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Tags: 2016 GOP | Ben Carson | Jeb Bush | Ted Cruz | Marco Rubio

Questions for the Debate

Questions for the Debate

Ira Stoll By Monday, 09 November 2015 02:27 PM EST Current | Bio | Archive

The news that Fox News’s Neil Cavuto will be one of the moderators for this week’s Republican presidential debate should reassure anyone fearing a replay of last month’s CNBC debacle.

Mr. Cavuto was known in the New York Sun newsroom as “The Great Cavuto.” The other moderators who will be participating — the Wall Street Journal’s Gerald Baker and Fox Business News’s Maria Bartiromo — are no slouches, either.

But I’ve yet to run across any of them up in New Hampshire on the campaign trail. So in case any of the three need any last-minute inspiration, here are some questions, informed by reporting, that might be illuminating to see answered, or at least asked, on Tuesday night.

For Governor Jeb Bush: You said last week in New Hampshire that you wouldn’t change Obamacare’s requirement that insurance policies issued to parents allow the purchase of coverage for their children through age 26.

If a parent or a company wants to buy a policy that ends the coverage at age 25 and a half, or at age 24, and the insurer wants to sell that policy, why should there be a federal law that outlaws such policies?

Where in the Constitution is the federal government granted the power to interfere with the ability of a willing buyer and a willing seller to contract for such a policy?

For Senator Marco Rubio: Last week in New Hampshire, you cited commercial aviation as an example of the success of regulation. Have you ever thought about it, instead, as an example of the success of de-regulation?

Or considered how a lot of the hassles of commercial aviation — the ones, like security screening, that wealthy passengers are willing to pay extra to fly on private jets to avoid — are examples of problems caused by regulation?

Speaking of regulation, you’d impose a new requirement on colleges and universities to disclose the earnings of graduates by their major field and degree.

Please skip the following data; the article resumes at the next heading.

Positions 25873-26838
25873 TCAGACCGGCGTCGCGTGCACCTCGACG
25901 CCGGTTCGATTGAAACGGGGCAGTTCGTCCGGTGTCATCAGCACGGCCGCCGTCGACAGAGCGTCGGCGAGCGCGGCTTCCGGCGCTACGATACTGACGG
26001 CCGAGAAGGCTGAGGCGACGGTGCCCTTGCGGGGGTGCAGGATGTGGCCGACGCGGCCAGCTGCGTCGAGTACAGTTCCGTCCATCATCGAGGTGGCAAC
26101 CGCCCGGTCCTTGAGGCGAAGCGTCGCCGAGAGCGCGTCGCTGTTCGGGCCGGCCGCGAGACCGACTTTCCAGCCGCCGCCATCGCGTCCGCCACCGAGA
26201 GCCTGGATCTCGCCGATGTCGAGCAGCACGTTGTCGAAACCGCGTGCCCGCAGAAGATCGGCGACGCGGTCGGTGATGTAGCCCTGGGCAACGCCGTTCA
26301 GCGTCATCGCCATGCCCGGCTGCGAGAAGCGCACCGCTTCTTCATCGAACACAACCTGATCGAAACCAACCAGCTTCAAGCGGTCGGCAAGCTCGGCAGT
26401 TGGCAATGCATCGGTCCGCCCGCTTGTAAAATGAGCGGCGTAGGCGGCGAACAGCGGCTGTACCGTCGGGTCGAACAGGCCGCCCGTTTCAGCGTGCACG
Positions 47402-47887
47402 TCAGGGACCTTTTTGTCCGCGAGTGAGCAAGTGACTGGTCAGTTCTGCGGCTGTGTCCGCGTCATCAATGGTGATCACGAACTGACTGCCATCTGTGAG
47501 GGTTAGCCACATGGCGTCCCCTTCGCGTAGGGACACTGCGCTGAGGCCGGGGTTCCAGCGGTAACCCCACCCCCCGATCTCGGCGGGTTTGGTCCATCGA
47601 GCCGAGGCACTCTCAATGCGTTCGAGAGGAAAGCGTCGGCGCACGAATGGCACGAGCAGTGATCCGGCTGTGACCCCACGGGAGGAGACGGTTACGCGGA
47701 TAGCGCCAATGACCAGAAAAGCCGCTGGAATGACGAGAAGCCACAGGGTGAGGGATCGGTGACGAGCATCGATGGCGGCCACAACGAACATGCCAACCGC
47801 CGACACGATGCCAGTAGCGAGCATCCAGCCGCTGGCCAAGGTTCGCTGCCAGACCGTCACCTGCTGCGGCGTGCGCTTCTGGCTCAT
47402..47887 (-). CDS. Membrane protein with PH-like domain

Where in the Constitution does the federal government get the power to do that? And isn’t the cost of administrators hired to comply with unreasonable government mandates one of the reason college tuitions have gotten so expensive, anyway?

Don’t you think the private sector can figure out a way to solve this problem — if it even is a problem — without the federal government stepping in?

Last week at a campaign event in Nashua, you criticized ObamaCare, saying, “Obamacare has high deductibles and high co-payments. It’s a disaster at every level.”

Is the Republican critique of Obamacare really going to be that its subsidies are not generous enough? How do you propose to slow the growth of health care spending or reduce waste without making it more consumer-driven, meaning consumers, rather than third parties, pay a substantial share of the cost?

Last week at that same campaign event in Nashua, New Hampshire, you said of the Constitution, “It doesn’t grant the federal government power; it limits the federal government’s power.”

Did you really go to law school? What are articles I, II, and III of the Constitution if not grants of power?

For Senator Ted Cruz: You voted against fast track negotiation power for President Obama on the Trans-Pacific Partnership. Are you going to want that authority from Congress to negotiate your own trade deals as president?

Can you explain why Republican voters should be comfortable that on trade, you agree with socialist Senator Bernie Sanders and Democrat Hillary Clinton that the Trans-Pacific Partnership is a bad deal?

Do you really in your gut oppose this free trade deal, or are you just pandering to anti-trade talk-radio hosts and their audiences?

Do you see any irony in the fact that a Canadian-born Cuban-American such as yourself is basing his campaign in part on opposition to President Obama’s “unconstitutional amnesty” for illegal immigrants?

For Donald Trump: Last week in New Hampshire, responding to a question from the Washington Examiner’s Philip Klein, you said you supported the use of the government’s property-seizing eminent domain power not just for roads and bridges but also for private commercial projects such as casinos or oil pipelines.

In essence, in answering about the substance of the Kelo v. New London Supreme Court case, you sided with the Supreme Court liberals such as Justice Ginsberg and against the court’s conservatives such as Justices Scalia and Thomas.

Why should voters trust you to respect private property rights if you are elected president?

For Dr. Benjamin Carson: You’ve said you’d have responded to the terrorist attacks of September 11, 2001, by threatening the Saudis that we’d seek energy independence if they did not turn over Bin Laden.

What specific steps would you have taken to achieve such energy independence if the Saudis did not respond, and how would those steps have affected American consumers and American companies that operate in global oil markets?

How would you respond to another terrorist attack on American soil or on an American facility overseas during your presidency?    

Ira Stoll is editor of and author of "JFK, Conservative." Read more reports from Ira Stoll — Click Here Now.



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The news that Fox News’s Neil Cavuto will be one of the moderators for this week’s Republican presidential debate should reassure anyone fearing a replay of last month’s CNBC debacle.
2016 GOP, Ben Carson, Jeb Bush, Ted Cruz, Marco Rubio
Monday, 09 November 2015 02:27 PM
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